counter assault had hammered a bulge in the Union line at Champion Hill that
extended to just yards away from the Federal headquarters at the Champion
home. He lobbied his commander for reinforcements, thinking that one final
push would get his men into the Union rear and swing the battle in favor of
the Confederates. But just as he was steadying his lines, Union artillery
located just to the south and east of the Champion house opened a withering
fire on the Confederate front. Also, a fresh Union division under command
of Marcellus M. Crocker was deployed to halt the Confederate advance.
Slowly, Bowen's lines gave way. When he learned
that McClernand had broken through the roadblock on the Middle Road, Bowen
understood the gravity of his current predicament: Either withdraw his
troops or risk being encircled and annihilated by the strengthened Union
army. He withdrew cautiously to the crossroads, still thinking that the
upper Baker's creek bridge was the only way out.
In the meantime, Loring had reemerged and informed Pemberton that he
had found another escape route. The Confederate engineers, working all day,
had finally secured a crossing over the lower Bakers Creek on the Raymond
Road. Pemberton promptly relayed this information to Bowen, who, along with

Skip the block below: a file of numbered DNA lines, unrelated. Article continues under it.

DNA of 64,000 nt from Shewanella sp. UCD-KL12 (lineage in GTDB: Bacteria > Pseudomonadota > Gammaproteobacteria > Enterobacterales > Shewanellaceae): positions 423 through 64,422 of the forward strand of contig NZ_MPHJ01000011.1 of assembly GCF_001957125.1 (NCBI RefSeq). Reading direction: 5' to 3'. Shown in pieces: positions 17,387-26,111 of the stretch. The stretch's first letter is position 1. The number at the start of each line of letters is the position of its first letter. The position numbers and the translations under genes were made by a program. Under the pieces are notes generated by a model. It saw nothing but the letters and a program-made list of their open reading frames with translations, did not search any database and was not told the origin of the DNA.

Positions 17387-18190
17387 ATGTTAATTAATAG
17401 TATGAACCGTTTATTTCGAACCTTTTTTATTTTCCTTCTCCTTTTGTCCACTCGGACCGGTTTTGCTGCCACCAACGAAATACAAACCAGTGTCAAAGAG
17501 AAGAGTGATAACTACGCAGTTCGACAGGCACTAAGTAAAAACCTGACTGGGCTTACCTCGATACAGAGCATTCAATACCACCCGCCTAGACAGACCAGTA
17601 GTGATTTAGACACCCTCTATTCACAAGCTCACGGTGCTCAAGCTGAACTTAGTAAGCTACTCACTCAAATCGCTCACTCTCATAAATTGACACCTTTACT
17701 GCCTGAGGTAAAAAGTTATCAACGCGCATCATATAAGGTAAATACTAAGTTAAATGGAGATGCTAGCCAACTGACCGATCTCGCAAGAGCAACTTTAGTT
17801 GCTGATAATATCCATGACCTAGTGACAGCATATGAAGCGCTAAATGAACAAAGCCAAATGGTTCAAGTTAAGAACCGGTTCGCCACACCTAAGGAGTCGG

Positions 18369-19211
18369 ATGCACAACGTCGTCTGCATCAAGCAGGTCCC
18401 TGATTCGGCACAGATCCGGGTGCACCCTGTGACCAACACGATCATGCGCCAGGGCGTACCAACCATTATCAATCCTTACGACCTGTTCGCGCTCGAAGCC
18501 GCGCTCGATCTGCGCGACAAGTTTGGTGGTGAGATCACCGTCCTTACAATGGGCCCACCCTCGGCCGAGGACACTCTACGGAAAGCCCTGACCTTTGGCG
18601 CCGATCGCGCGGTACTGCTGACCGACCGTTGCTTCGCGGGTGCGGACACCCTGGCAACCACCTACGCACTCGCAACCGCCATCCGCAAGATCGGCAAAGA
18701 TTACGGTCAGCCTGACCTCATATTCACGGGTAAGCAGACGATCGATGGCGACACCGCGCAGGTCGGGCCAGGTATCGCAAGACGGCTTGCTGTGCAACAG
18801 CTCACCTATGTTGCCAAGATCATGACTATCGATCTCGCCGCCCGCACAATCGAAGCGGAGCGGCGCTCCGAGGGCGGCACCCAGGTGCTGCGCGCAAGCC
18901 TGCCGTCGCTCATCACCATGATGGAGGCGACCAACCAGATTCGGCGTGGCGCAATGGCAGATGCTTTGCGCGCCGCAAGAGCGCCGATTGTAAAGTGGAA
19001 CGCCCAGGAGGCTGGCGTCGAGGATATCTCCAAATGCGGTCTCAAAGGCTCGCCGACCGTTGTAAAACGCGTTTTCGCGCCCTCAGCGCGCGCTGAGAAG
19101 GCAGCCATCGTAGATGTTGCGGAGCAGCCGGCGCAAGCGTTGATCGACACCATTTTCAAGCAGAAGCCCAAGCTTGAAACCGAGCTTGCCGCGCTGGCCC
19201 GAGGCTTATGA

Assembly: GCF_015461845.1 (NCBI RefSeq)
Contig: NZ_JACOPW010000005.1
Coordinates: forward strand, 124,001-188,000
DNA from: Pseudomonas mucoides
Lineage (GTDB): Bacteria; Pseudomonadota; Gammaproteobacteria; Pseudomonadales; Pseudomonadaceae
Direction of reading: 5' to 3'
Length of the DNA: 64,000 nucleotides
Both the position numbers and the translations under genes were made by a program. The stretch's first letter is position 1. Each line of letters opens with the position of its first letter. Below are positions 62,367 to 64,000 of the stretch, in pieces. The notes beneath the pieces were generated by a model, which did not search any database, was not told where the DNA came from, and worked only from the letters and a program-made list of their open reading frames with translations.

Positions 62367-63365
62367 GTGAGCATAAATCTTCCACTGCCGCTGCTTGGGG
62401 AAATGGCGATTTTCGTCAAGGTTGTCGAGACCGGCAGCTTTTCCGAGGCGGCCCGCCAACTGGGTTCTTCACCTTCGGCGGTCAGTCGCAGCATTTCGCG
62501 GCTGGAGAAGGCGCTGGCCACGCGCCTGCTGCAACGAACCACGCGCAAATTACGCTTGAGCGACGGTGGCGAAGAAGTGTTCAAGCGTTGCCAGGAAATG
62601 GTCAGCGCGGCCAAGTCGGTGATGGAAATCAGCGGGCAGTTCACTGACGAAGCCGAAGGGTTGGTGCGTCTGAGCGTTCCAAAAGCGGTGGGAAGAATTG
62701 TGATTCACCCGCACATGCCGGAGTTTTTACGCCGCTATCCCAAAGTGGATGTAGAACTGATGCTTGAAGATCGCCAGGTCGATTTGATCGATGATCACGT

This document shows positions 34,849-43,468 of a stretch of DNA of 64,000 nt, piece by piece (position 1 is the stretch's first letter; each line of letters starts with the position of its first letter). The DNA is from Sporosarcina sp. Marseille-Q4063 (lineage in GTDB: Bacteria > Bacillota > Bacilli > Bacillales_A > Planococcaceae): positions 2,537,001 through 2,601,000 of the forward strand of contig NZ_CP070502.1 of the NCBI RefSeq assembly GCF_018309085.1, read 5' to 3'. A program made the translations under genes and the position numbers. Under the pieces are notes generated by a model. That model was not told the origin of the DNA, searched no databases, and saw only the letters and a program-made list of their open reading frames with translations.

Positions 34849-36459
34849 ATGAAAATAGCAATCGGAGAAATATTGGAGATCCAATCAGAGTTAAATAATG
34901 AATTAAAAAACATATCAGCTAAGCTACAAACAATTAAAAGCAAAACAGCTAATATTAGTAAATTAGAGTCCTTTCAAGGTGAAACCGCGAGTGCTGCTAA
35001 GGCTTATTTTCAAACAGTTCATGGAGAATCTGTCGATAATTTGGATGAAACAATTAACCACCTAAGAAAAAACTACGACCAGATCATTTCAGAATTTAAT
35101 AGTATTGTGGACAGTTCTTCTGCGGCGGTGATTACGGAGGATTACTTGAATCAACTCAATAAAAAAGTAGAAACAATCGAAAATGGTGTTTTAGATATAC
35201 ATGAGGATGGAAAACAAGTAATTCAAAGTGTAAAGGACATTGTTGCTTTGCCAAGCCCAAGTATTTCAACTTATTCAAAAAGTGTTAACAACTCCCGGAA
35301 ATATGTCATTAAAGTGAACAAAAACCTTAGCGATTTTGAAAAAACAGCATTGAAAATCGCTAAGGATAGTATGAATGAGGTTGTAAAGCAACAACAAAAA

Loring, now had to act as the rear guard in the Confederate retreat.
Pemberton's army fled the field via the newly
discovered Lower Bridge Road, which intersected the Raymond Road near the
Yeiser house. It took time to get the entire army across the creek, and
Confederates posted themselves on a ridge near the Coker house where they
could shell the Union army when it came into view. It was during this
holding action where Brigadier General Lloyd Tilghman was killed by shrapnel
from a Yankee artillery shell.
When Bowen reached the lower bridge on the Raymond Road, he was to
hold it until Loring's division was safely across. Hearing cannonading in
his rear, Bowen assumed that the Federals were already in the vicinity of
Edwards and decided to withdraw to the south along the Mt. Moriah Road. He
would reunite his division with the rest of the Confederate army that
evening at the Big Black River. Loring, on the other hand, would not be
able to link up with the rest of his army. Seeing the lower bridge in
possession of the Yankees, he withdrew southward to Crystal Springs and
would later hook up with Joseph Johnston near Jackson.